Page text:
Russian oil firms are increasing their ruble profits and raising production as a weak currency protects their business, which has turned into one of the world’s most profitable. Russia has kept its production, which includes gas condensate, near post-Soviet highs as its producers benefit from receiving the bulk of their export revenues in dollars while most of their expenditure is in rubles.
On Friday, Bashneft posted a 13 percent increase in second quarter net profit to 17.9 billion rubles ($272.7 million), following strong results by Gazprom Neft earlier this month.
Bashneft, Russia’s fastest-growing oil firm by output, saw its average oil production at 387,500 barrels per day (bpd) in the second quarter, up from 350,900 bpd at the same period a year ago.
Gazprom Neft, the oil arm of state gas producer Gazprom, had earlier reported a 47 percent increase in the second quarter net profit and its output jumped 25 percent. Net profit at Surgut was flat in the first half of the year at 135 billion rubles.
“In our global energy universe, the Russian oils screen [rank] strongly versus global peers on most metrics: highest free cash flow yields, dividend yields, lowest leverage, and lowest sensitivity to changes in oil prices,” Goldman Sachs said in a report earlier this month.
Goldman added that current valuations offer an attractive entry point into the sector, upgrading Bashneft, Gazprom Neft and Rosneft to ‘buy’ and forecasting Russian oil output to grow by 1.1 percent this year. Rosneft, Russia’s top oil producer, is expected to report second quarter results next week.
Global oil prices have fallen below $50 per barrel from over $100 last August, while the ruble dropped to an average of 52.6 per dollar in the second quarter from 34.99 a year ago.
“Hedged from falling oil prices thanks to the weakening ruble and reduced tax burden, Russian oil firms are now in a better position compared to their global peers,” Alfa Bank said this week, upgrading recommendations on oil firms it covers.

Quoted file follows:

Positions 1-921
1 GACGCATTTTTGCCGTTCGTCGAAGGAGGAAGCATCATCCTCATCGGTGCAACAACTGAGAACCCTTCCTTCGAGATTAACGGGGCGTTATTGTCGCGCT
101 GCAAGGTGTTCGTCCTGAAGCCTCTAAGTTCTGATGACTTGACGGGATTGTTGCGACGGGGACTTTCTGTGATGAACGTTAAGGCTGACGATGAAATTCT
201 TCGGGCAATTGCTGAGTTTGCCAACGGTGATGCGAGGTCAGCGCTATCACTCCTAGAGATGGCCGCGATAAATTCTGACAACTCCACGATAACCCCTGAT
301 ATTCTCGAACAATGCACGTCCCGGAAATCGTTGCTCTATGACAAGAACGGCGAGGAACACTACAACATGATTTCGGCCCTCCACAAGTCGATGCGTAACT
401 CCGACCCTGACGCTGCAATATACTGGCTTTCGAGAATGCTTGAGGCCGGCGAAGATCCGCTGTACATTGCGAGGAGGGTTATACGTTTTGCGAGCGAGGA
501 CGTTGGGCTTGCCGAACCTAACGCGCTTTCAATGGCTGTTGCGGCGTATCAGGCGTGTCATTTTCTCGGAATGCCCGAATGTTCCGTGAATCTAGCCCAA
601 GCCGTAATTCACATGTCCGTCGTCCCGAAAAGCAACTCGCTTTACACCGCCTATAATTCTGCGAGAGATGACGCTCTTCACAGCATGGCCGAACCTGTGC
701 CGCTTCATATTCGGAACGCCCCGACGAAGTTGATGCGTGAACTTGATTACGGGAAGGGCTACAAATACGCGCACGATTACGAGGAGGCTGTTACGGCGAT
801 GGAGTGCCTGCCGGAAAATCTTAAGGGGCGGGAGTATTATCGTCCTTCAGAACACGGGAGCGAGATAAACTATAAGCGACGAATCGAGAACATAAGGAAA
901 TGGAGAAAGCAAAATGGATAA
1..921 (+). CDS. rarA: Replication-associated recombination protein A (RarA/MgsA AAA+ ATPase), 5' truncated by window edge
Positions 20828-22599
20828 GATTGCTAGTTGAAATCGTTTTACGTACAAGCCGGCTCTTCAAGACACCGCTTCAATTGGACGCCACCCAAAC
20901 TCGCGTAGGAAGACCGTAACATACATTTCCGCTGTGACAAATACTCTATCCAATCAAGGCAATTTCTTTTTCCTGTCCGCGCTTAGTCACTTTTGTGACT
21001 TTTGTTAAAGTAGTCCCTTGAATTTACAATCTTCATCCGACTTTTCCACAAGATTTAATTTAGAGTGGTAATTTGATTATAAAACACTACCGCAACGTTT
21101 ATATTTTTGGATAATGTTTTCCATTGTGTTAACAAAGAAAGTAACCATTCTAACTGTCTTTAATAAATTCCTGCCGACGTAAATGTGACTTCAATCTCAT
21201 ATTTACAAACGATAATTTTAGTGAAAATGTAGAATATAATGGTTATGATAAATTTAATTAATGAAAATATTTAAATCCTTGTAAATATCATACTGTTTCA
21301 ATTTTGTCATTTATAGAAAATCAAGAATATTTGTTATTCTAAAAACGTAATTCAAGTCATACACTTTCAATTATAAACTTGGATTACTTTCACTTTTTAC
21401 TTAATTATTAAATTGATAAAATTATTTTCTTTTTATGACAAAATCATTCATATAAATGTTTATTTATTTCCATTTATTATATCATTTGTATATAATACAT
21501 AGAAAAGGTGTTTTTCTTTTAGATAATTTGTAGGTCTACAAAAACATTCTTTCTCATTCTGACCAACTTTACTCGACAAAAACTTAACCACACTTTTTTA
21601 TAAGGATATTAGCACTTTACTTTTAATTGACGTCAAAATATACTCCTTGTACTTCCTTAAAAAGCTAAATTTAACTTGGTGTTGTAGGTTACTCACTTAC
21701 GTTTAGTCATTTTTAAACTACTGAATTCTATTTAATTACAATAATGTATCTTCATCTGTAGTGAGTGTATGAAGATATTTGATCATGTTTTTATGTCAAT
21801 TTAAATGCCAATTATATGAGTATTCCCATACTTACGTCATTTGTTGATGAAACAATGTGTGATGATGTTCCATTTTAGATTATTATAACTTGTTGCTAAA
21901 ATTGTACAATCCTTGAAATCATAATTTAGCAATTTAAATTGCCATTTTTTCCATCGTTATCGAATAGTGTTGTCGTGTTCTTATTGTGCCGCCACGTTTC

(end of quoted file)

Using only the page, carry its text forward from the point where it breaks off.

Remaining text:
Drilling and Costs
In ruble terms, state-controlled Bashneft’s production costs were 281 rubles per barrel in the second quarter, slightly up from 264 rubles a year ago, the firm said in a presentation on its website. In dollar terms, costs were down to $5.3 from $7.5.
“The weaker ruble has helped bring down the Russian majors’ cash flow breakevens to less than US$50/bbl out to 2017 in our base case,” said Valentina Kretzschmar, a research director in Wood Mackenzie.
Russian drilling volumes were up 10 percent in the first six months of the year, year-on-year, said Renaissance Capital analyst Ildar Davletshin.
LUKoil, Russia’s No. 2 oil producer, was the only one hit by low oil prices among Russian oil producers so far as it reports in U.S. dollars. On Friday, it said its net profit more than halved, year-on-year, to $1 billion. Still, its oil production was up 2.7 percent in the second quarter, year-on-year.
LUKoil Vice-President Leonid Fedun told a conference call on Friday the firm would switch to reporting in rubles from 2016.